Q. Your Eminence, you spoke about the meaning of life. Is there some universal meaning of life which you could reveal to everyone who comes to you with such a question?
A. It would be very difficult to formulate the universal meaning of life. Had it been possible, it would have been done long ago. But I think for us as Christians there is nothing higher than the meaning formulated and the task given by Jesus Christ: seek first the Kingdom of God and the rest will be given you.
It is not easy to explain to every person what the Kingdom of God is, because usually people, even believers, image the Kingdom of God as something accessible after death and something having no direct bearing on our life. Meanwhile, we as practicing Christians can say that the Kingdom of God may be present already in our life on earth, if we wish it.
In the Church, we come in touch with the Kingdom of God, which becomes a reality of our life through our devotional experience, through our participation in the sacraments, first of all, in the sacrament of the Eucharist (Communion), when we not merely communicate with God but get united with Him spiritually and physically.
This presence of the Kingdom of God, which we experience most fully in church, can and must penetrate our life. If we make this experience of participation in the Kingdom of God our priority, the rest is built around it, the rest comes with it. I can testify from experience of at least my own life. I can testify to it from the experience of many other people as well, whom I know, my friends, my parishioners, my mother, not to speak of people of the previous generations, the saints who could live up this commandment more fully than we do.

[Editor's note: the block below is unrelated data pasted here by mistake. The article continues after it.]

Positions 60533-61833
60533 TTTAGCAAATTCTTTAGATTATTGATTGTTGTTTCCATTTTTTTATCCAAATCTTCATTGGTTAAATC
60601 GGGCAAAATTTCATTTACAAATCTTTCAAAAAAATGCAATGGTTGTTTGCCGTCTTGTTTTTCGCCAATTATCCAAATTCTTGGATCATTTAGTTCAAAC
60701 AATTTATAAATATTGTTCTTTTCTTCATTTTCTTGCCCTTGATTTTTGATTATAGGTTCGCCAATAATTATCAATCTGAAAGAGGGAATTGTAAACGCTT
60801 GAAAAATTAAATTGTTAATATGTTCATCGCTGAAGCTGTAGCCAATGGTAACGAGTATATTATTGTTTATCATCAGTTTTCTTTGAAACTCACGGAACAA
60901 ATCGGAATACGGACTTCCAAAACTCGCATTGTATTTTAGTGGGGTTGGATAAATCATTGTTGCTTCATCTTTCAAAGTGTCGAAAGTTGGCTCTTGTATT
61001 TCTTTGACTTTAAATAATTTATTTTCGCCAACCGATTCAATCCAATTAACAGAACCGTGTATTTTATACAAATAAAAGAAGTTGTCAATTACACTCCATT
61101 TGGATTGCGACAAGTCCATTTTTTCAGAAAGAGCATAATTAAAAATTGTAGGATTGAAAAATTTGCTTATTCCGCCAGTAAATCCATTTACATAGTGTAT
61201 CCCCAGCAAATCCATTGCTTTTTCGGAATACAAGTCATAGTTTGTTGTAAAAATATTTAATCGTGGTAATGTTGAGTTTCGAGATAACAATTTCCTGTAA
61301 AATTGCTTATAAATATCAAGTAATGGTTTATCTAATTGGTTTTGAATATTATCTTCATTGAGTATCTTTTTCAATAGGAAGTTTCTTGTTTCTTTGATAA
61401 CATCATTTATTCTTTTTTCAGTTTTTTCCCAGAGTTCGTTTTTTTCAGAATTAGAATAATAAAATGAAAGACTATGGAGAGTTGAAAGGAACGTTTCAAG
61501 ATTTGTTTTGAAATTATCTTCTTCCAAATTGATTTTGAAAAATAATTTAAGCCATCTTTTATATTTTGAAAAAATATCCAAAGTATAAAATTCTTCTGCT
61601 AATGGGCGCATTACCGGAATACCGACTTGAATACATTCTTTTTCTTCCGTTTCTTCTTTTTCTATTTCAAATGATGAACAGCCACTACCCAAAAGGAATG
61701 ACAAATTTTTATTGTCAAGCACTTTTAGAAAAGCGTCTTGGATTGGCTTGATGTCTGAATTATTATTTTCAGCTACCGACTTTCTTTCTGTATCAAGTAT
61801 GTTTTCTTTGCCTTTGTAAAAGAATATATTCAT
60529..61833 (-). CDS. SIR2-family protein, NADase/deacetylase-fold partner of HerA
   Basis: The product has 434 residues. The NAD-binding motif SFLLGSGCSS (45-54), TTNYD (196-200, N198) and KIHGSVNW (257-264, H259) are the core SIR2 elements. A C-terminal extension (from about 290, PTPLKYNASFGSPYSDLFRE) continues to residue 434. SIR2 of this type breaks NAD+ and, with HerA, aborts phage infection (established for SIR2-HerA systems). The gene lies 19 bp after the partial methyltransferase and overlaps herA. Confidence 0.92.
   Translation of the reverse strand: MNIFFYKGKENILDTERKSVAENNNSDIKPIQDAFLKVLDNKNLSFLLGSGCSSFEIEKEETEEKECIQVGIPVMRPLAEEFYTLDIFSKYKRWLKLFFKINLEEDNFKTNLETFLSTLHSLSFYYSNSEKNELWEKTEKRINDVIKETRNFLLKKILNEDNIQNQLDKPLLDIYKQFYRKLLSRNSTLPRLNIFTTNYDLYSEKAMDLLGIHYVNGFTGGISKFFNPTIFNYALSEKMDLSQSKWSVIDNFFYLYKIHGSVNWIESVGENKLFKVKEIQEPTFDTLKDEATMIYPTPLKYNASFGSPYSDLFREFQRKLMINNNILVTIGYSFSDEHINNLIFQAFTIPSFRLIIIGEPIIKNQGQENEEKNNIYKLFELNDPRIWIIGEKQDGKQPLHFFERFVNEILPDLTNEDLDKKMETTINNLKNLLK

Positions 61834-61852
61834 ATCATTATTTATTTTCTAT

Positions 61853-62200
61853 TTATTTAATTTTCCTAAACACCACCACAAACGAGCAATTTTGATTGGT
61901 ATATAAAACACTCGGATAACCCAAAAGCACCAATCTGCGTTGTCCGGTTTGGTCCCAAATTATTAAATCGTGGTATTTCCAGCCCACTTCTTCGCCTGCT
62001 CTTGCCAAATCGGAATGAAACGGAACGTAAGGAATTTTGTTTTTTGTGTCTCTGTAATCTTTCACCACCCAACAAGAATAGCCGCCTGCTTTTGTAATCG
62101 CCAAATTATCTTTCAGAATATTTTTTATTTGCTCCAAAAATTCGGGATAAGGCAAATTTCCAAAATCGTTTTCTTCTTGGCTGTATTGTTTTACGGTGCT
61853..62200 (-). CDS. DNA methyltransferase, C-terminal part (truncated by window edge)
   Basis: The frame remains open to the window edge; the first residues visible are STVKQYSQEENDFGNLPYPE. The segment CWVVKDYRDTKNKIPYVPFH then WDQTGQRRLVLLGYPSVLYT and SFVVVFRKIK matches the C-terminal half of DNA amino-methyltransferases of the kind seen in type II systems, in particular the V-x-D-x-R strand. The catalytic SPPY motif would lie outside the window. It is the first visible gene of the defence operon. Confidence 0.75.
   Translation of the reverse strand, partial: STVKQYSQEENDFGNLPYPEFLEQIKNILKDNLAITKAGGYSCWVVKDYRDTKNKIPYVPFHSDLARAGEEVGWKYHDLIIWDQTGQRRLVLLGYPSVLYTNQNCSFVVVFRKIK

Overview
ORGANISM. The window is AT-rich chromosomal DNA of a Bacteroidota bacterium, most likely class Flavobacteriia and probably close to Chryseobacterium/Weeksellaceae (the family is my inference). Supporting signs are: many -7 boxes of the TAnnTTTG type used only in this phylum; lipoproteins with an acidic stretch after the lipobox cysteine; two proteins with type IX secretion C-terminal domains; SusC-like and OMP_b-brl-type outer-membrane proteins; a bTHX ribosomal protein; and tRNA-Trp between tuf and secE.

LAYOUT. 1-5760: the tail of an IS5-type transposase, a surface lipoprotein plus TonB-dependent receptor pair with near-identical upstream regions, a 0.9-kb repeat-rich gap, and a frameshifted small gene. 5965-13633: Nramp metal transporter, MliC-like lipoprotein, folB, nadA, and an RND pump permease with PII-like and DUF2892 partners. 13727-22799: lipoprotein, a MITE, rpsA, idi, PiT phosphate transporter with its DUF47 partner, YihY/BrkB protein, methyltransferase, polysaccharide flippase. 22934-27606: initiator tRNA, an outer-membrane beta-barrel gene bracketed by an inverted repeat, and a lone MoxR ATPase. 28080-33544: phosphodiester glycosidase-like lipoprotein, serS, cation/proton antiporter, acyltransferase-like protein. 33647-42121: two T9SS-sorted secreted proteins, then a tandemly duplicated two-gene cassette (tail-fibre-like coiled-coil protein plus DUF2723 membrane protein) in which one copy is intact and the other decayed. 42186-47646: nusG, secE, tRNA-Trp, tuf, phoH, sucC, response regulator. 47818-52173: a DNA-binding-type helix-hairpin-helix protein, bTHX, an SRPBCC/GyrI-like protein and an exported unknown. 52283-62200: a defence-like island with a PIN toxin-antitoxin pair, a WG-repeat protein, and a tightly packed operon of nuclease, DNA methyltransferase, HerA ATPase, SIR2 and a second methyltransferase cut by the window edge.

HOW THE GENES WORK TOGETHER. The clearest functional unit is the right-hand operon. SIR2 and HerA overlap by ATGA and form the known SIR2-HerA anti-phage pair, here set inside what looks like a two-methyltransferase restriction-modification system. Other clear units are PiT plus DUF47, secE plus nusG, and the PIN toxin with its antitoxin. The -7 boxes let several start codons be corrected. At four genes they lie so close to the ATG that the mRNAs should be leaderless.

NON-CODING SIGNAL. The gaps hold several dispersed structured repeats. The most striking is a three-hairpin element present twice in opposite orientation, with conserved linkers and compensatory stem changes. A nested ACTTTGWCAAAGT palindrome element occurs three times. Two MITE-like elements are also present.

Q. And how is the commandment to seek the Kingdom of God expressed in a person’s behaviour, apart from his going to church? What is his inner feeling – the love of God, his neighbours, life or something else?
A. Again, there is no model of behaviour to be prescribed to a person for fulfilling this commandment. Each person finds for himself some specific ways of living this commandment if he really wants to live according to it.
For instance, St. Augustine is ascribed this remarkable utterance: ‘Love God and you could do whatever you wish!’. It means that if a person really loves God, he does not need all other commandments because he will fulfil them anyway by virtue of his love of God. If he loves God, it means he will love the neighbour. If he loves God, it means he will not commit cardinal sins or even sinful thoughts, etc.
If a person puts the Kingdom of God above all, all the rest will come with it. A search for the Kingdom of God and its truth as commanded by the Lord Jesus Christ becomes the leitmotif of his life, not only religious but also private, family life and professional life.
How is it manifested? If you are an Orthodox Christian, you create a strong family, love your wife and children and have as many children as the Lord gives you. You are protector and breadwinner of your family. In professional work, you are also guided by Christian moral norms. For instance, if you are a businessman, you do not steal, refuse to be corrupted, avoid immoral actions for the sake of personal profit; you wear a cross under your clothes, even if it is contrary to the official dress code.
I am not saying now whether you should wear a cross under your clothes or on the outside; it is a secondary matter. I am saying that a person should have the right to be guided by Christian spiritual and moral norms in all the aspects of his life.